Readers’ corner – September to October 2022

Every month I give my brief take on books I’ve been reading, and an article or two that I’d recommend from my travels on the internet.

Here’s what’s been keeping me busy since my last post:

Circus of Wonders – Elizabeth Macneal (Picador)

Imagine if your father sold you to the circus? That’s what happens to Nell, who lives in poverty in rural Victorian Britain, literally up to her elbows in flowers that she and other people pick to be sent to far-off markets. Nell is different – she has speckled skin. So when the circus comes to town, her father sees his chance and sells her to Jasper Jupiter, an unpleasant man with ambitions for his Circus of Wonders.
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Reader’s corner – June, 2022: Getting carried away

My name is Renee and I don’t belong to a book club.

There: the truth is out. There are many ways to fail at being a middle-class woman and not belonging to a book club is one of them.

Somehow, when book clubs became a thing, I wasn’t paying attention. It’s probable that I was hanging about in pubs at the time, with various other reprobates. Or perhaps I was too busy reading.

The thing is, left to myself, I can read more books in any given week than I have hot meals. I mean this – I could comfortably get through two books a day if people would leave me in peace. Continue reading

Could you ever write something in a library book?

Rows of books in Stockholm Public Library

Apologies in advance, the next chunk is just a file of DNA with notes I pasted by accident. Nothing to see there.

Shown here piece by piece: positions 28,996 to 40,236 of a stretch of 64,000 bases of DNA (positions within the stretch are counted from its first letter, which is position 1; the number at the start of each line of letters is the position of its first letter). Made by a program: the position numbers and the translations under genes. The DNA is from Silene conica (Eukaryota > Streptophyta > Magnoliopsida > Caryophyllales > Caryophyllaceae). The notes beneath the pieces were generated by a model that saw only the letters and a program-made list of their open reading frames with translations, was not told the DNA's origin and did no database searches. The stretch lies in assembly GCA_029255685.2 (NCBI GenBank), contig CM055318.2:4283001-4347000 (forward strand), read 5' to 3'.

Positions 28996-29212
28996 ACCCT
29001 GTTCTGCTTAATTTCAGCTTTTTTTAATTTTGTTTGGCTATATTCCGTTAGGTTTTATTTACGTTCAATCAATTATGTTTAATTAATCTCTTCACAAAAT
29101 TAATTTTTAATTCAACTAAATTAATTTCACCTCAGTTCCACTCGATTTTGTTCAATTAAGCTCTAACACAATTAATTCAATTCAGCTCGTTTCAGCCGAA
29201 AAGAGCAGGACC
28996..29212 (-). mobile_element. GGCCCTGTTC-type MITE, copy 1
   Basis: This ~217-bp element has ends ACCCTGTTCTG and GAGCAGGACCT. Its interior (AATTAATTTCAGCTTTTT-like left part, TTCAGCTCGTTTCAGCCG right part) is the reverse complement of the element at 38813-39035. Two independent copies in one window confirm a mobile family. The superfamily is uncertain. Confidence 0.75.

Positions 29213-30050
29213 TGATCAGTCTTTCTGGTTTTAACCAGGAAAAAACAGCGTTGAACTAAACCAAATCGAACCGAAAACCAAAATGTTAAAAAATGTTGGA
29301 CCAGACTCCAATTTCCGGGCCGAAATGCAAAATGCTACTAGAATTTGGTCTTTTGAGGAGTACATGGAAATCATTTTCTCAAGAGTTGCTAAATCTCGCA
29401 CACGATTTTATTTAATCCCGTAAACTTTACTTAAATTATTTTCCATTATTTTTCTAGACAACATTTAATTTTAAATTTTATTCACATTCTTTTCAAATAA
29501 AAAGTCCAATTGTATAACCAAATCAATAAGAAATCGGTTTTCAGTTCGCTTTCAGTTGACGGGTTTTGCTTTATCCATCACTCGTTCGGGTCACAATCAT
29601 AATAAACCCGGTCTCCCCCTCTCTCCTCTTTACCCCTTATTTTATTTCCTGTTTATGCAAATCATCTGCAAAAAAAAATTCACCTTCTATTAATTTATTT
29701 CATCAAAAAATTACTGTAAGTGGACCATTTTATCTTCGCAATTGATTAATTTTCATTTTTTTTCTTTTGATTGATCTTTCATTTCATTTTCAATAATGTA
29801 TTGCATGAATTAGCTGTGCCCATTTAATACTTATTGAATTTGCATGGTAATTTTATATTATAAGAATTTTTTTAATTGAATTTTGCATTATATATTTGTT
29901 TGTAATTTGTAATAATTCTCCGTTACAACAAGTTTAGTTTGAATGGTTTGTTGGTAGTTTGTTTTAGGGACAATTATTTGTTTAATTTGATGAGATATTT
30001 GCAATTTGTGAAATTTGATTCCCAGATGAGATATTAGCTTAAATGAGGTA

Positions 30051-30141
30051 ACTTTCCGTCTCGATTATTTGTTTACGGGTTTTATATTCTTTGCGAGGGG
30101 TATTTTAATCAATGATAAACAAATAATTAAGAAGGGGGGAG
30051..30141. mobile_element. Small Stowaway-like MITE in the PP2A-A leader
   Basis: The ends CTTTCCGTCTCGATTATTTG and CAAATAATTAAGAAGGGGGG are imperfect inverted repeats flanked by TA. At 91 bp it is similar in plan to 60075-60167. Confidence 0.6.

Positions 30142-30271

Stockholm Public Library: Picture: Marcus Hansson, Göteborg, Sweden

When I was in Grade 2, I had a teacher called Miss Reynolds. She was outwardly terrifying and children in Grade 1 spent a lot of time hoping they would not be placed in her class.
But there I was, stuck with Miss Reynolds for a whole year. And it turned out she was lovely – my first life lesson in the uselessness of worrying about things that haven’t happened yet.
My memories are hazy, but in a clear indication of how good it was, I do remember clearly that we had a big tin of dog biscuits kept ready for the daily visit of a big golden neighbourhood dog called Shannon and we all took turns to give him a biscuit.
But one day, in a fit of six-year-oldness, I took a book and hit my desk mate on the head with it. I don’t remember why, and I don’t think I hit the child all that hard. But Miss Reynolds was mightily displeased. I can’t remember the punishment (being made to sit in a corner, probably) but I remember very clearly what she said: you don’t do that to a book. (In retrospect, it’s a little odd that she cared more about the book than the other kid.)

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